Finding the source of this prolonged outbreak, which infected some three dozen people over 11 years, proved difficult, according to the report, published Thursday (Aug. 19) in the Center for Disease Control and Prevention (CDC) journal Morbidity and Mortality Weekly Report. Usually, health officials can trace a foodborne illness outbreak to a single food product that’s contaminated or not properly prepared. But in this case, officials determined that the outbreak was due to a “complex association” between the restaurant facility and the employees who worked there. Specifically, the facility itself was found to be contaminated, and some employees harbored the pathogen without showing symptoms, officials found.
The pathogen was so entrenched in the establishment that even rigorous cleaning and a kitchen renovation failed to eliminate the organism, causing the restaurant to close.
Michigan officials first became aware of the outbreak in 2012, when they identified several cases of Salmonella in Kalamazoo County, Michigan that were caused by genetically similar strains, meaning the cases could have come from the same source. These cases, which were caused by a strain of bacteria known as Salmonella Mbandaka, had popped up over the years since 2008.
From 2012 to 2014, officials tried to figure out how people were getting sick. Thinking that a single food item was likely the culprit, officials asked people questions about the food they ate before they got sick and the types of restaurants they visited. In 2014, they noted that five of the cases reported eating at a single restaurant in Kalamazoo County. But there still wasn’t enough evidence to firmly tie the restaurant to the outbreak. In 2017, officials began to home in on the restaurant as the source, and in 2018, they started a thorough investigation of the facility.
The investigation revealed that, from 2008 to 2019, 35 cases of Salmonella Mbandaka were tied to the restaurant.
Officials then collected numerous samples from the restaurant environment (such as kitchen surfaces), and asked employees to provide stool samples for Salmonella testing. They found that nearly 50% of environmental samples tested positive for the Salmonella Mbandaka strain, including samples from areas used for cooking, preparation, dishwashing and storage, as well as the restroom area. In addition, four of the 100 restaurant employees tested positive for Salmonella Mbandaka, even though they didn’t have symptoms. Follow up tests on these employees found that they continued to test positive for about 30 to 120 days. Employees could not return to work until they tested negative for the bacterium twice.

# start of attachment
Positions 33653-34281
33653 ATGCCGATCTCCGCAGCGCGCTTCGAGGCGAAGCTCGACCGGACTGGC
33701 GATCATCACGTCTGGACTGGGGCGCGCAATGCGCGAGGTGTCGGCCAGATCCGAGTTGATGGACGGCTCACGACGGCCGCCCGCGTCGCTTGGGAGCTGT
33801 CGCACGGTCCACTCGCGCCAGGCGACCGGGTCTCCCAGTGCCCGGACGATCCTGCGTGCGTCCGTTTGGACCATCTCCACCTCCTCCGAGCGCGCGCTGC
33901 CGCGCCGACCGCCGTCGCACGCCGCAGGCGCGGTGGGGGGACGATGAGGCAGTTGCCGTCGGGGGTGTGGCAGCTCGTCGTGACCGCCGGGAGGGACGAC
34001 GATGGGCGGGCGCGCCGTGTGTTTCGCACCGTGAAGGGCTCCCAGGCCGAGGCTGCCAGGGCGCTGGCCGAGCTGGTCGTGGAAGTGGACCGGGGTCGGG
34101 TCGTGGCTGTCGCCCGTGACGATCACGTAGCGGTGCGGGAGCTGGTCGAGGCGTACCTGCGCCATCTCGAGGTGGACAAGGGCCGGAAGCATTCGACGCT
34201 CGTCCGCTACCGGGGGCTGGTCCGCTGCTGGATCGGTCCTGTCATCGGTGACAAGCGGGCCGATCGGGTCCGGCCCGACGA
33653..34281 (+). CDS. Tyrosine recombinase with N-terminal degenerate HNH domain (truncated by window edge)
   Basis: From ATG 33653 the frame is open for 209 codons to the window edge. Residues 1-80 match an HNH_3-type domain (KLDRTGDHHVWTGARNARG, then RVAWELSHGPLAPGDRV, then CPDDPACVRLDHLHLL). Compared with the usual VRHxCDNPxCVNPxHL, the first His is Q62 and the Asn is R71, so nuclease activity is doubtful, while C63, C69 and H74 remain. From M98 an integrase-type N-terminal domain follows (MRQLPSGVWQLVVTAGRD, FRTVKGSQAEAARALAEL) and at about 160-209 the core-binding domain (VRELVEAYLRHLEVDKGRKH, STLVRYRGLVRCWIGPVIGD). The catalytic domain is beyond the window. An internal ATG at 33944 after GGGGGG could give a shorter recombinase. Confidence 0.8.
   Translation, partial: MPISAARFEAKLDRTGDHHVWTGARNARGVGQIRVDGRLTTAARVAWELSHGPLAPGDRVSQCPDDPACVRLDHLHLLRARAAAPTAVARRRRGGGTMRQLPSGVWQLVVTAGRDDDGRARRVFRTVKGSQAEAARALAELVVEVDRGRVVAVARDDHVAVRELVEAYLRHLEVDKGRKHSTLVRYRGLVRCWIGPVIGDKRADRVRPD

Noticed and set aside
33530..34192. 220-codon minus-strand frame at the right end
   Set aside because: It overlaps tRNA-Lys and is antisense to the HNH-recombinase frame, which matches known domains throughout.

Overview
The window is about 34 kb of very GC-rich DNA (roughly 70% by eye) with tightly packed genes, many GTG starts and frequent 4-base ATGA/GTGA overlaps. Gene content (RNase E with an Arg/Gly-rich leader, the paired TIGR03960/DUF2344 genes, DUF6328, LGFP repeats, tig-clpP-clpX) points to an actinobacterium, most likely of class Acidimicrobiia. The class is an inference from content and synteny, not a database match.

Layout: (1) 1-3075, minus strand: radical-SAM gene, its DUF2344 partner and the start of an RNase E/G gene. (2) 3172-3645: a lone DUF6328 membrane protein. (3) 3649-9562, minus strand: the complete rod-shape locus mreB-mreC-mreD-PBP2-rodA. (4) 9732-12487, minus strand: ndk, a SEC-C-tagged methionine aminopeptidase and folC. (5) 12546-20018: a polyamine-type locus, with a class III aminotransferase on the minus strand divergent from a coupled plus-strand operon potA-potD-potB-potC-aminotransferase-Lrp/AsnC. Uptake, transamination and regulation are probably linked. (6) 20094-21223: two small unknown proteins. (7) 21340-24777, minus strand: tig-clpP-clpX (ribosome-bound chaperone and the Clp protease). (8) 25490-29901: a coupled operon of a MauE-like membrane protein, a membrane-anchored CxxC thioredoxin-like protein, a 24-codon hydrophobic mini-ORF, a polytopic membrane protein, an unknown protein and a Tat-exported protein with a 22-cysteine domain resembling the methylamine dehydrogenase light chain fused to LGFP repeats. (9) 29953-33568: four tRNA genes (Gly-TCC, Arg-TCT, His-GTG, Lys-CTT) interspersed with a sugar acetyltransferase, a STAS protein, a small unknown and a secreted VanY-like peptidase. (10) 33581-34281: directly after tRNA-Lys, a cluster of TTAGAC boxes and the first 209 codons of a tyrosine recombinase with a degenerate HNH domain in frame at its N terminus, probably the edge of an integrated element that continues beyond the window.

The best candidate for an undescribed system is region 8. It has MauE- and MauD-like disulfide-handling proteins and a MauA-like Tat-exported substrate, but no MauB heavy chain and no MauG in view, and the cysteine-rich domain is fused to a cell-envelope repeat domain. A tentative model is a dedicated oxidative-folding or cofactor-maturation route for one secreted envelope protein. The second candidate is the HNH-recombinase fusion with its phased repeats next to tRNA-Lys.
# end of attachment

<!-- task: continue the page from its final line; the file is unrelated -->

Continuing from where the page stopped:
Scientists knew that people can be long-term carriers of another type of Salmonella bacteria, Salmonella Typhi, which causes typhoid fever. Perhaps the most famous carrier of Salmonella Typhi was Mary Mallon, a.k.a “Typhoid Mary,” a cook who likely infected dozens of people in New York with typhoid fever in the early 1900s, despite having no symptoms, according to The Washington Post.
But less is known about long-term carriers of “nontyphoidal” Salmonella, such as Salmonella Mbandaka, although some cases of this happening have been reported before, the authors said.
Research also shows that restaurant outbreaks in which environmental samples and workers test positive for Salmonella can last for longer than outbreaks that are traced to a single food source.
“The nearly 11-year duration of this outbreak attests to the potential recalcitrance of Salmonella in restaurant environments, the importance of hygienic restaurant policies and practices, and the challenge in source identification when cases occur intermittently and without a clear foodborne vehicle,” the authors wrote.
After two renovations and two deep cleanings of the restaurant in 2018, officials still detected Salmonella in the restaurant. So the establishment voluntarily closed in late 2018. “Food, dishes, storage, soft goods, chairs and tables were destroyed,” and the “building was deemed ineligible for food production or storage,” the report said.
The restaurant was not named in the report, but in December 2018, a Cracker Barrel restaurant in Kalamazoo County closed after it was linked to an outbreak of Salmonella Mbandaka, according to a statement from the Kalamazoo County Government. “Despite the extraordinary efforts made to eradicate the presence of this strain in the store environment, we couldn’t get comfortable that we could prevent a re-occurrence,” a statement from Cracker Barrel said at the time, according to local news outlet WWMT.